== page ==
Sudan protests dead and dozens wounded, and security prevents ambulances from arriving


The Sudanese Professionals Association announced the killing of 4 people and the injury of dozens in large-scale protests calling for the return of democratic civilian rule.

The Sudanese Professionals Association announced Thursday that 4 people were killed and a large number of wounded and injured as a result of the violent repression of the security forces, in protests denouncing the political agreement signed between the President of the Sovereign Council, Abdel Fattah Al-Burhan, and Prime Minister Abdullah Hamdok, and to demand the return of democratic civilian rule.

This came in a statement to the gathering on its Facebook page, in which it appealed to doctors to go quickly to Omdurman hospitals to provide assistance.

For its part, the Sudanese Ministry of Health said that the extent of the security forces' repression of the December 30 demonstration and the casualties in the city of Omdurman, west of the capital, Khartoum, "exceeded all imaginations."

"The security forces prevented ambulances from crossing to transport the injured and wounded participating in the demonstrations," the ministry added in a statement.

And it called on "all doctors and health cadres to go to the Al-Arbaeen Hospital in Omdurman, because the available medical staff was unable to provide service to all the injured, because the scale of repression and injuries exceeded all imaginations." The ministry did not mention the number and nature of injuries.

On Thursday, demonstrations called by the "Professionals Gathering" and the "resistance committees" began to denounce the political agreement signed between the President of the Sovereignty Council, Abdel Fattah Al-Burhan, and Prime Minister Abdullah Hamdok, and to demand the return of democratic civilian rule.

Since last October 25, Sudan has witnessed protests against the measures taken by Al-Burhan, including declaring a state of emergency, dissolving the Sovereignty and Transitional Ministers Councils, dismissing Hamdok, and arresting party leaders and officials.

Political and civil forces considered these measures a "military coup", in exchange for a denial by the army, which described them as "corrective".

On Wednesday and Thursday, the security authorities closed some bridges and streets in central Khartoum, with containers, barbed wire, and concrete barriers to prevent the arrival of demonstrators rejecting "military rule" to the vicinity of the presidential palace.

On November 21, Al-Burhan and Hamdok signed a political agreement that included the latter's return to his position, the formation of a government of competencies, the release of political prisoners, and the two parties' pledge to work together to complete the democratic path.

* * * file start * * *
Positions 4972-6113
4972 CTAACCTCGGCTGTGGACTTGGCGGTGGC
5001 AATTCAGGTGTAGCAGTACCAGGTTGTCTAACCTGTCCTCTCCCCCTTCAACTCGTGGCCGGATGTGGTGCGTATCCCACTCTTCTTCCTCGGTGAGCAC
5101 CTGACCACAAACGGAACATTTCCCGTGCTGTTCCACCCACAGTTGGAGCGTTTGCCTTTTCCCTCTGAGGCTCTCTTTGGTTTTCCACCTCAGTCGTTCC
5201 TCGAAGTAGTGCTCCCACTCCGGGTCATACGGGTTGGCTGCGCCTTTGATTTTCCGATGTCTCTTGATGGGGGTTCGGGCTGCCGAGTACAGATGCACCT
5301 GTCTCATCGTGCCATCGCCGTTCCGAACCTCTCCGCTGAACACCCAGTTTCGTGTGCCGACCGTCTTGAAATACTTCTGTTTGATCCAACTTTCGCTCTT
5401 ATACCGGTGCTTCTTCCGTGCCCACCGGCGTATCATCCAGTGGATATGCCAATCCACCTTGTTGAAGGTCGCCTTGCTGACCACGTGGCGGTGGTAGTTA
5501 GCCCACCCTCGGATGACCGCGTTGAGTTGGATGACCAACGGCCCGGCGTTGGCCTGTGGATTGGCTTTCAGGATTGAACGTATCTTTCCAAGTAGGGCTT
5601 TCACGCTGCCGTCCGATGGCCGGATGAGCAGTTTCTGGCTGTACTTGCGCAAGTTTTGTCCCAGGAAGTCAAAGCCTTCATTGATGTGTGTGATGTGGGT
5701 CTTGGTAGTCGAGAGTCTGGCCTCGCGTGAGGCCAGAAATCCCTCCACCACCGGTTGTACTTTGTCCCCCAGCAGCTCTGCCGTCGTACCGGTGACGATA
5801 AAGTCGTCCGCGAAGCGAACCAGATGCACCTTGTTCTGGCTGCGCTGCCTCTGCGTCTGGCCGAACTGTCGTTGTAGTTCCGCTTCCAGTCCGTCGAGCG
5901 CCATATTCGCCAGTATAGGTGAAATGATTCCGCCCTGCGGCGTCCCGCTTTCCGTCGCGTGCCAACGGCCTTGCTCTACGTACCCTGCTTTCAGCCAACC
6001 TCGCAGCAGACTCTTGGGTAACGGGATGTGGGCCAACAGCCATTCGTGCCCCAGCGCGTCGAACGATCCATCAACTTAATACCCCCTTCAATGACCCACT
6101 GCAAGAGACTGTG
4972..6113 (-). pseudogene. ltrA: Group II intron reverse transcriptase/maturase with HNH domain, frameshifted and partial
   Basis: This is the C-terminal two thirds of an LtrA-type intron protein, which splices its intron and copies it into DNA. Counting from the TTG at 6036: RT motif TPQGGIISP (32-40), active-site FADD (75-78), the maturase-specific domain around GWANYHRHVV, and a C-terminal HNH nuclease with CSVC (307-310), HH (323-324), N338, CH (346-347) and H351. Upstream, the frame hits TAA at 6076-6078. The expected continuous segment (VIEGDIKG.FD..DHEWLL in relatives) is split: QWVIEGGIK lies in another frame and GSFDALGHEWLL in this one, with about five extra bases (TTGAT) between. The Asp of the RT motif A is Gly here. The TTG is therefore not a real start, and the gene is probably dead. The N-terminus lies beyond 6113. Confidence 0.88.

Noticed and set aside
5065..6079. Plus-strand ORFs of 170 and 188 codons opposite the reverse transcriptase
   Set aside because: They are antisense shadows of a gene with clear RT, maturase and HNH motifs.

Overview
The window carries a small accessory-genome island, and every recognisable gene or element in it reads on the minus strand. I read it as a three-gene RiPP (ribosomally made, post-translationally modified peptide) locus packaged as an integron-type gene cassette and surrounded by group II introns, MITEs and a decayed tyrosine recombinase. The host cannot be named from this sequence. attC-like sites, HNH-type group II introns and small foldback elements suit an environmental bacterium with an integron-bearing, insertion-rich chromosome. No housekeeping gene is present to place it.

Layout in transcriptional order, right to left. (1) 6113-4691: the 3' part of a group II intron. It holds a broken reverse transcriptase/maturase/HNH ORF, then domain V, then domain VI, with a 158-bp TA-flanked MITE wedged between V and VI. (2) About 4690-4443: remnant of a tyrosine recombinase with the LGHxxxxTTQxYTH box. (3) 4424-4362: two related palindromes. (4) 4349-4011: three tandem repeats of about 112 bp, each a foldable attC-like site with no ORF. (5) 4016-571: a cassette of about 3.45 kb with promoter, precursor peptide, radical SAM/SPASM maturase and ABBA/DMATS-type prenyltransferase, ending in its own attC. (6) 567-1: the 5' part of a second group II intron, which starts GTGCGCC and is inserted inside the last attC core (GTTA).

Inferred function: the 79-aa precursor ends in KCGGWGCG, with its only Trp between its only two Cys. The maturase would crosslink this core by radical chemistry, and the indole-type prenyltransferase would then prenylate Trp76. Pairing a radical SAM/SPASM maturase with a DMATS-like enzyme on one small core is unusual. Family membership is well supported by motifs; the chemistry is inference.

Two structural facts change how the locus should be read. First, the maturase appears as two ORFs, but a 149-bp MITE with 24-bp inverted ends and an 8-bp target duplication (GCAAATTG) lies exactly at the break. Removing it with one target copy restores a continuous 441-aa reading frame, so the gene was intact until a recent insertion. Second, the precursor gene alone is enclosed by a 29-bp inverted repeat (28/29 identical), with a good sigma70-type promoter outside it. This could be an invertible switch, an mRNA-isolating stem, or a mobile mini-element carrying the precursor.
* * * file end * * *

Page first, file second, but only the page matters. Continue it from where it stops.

However, Sudanese political and civil forces consider the agreement an "attempt to legitimize the coup", and pledge to continue protests until full civilian rule is achieved during the transitional period.

Since August 21, 2019, the country has been in a transitional period that ends with elections in July 2023, during which power is shared by the army, civilian forces and armed movements that signed an agreement with the government to bring peace in 2020.

Tunisian opposition calls for a day of anger against the coup and parties condemn the finance decree


The "Citizens Against the Coup" initiative called for participation in a day of outrage against the coup, on the anniversary of the revolution, while opposition parties condemned the 2022 Finance Decree and considered it an "imminent danger."

The "Citizens Against the Coup" initiative called on Thursday in Tunisia to participate in a "day of outrage against the coup", on the anniversary of the upcoming January 14 revolution.

During a press conference in Tunis, a member of the initiative's executive body, Jawhar Ben Mubarak, urged the Tunisian people to "prepare for the upcoming January 14th, to be a day of true celebration of the revolution, and a day of outrage against the coup."

“Ibn Mubarak” means by the coup exceptional measures initiated by President Qais Saeed on July 25, including: freezing the powers of Parliament, holding early elections on December 17, 2022, abolishing the constitutionality monitoring body, issuing legislation by presidential decrees, and dismissing a president the government.

He warned "international financial institutions against engaging with the coup authority, dealing with them, and financing the state budget for the year 2022."

And he considered that the budget "included unfair and illegitimate financial measures whose meaning is to further impoverish the poor and burden the people."

He continued: "The Finance Law, which was established by the government of (Najla) Boden, is an embezzlement of public money and taxpayers' money. We reject all international and internal financial commitments made by the coup government."